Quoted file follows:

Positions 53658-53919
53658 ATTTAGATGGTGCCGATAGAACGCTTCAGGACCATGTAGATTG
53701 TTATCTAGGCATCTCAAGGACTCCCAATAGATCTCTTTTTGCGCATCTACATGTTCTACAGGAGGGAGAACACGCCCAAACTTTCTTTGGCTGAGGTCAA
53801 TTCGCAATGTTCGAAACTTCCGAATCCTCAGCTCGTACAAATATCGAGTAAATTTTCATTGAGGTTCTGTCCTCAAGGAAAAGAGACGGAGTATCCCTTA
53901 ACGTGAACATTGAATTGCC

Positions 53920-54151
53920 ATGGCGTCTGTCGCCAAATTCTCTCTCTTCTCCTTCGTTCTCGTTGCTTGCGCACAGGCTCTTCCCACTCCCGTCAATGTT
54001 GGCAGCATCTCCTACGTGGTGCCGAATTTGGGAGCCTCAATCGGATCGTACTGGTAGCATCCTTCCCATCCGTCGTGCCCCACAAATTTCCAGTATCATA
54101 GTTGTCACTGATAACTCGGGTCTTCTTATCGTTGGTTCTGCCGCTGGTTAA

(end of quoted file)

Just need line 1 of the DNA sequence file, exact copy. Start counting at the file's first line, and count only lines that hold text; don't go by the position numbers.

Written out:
Positions 53658-53919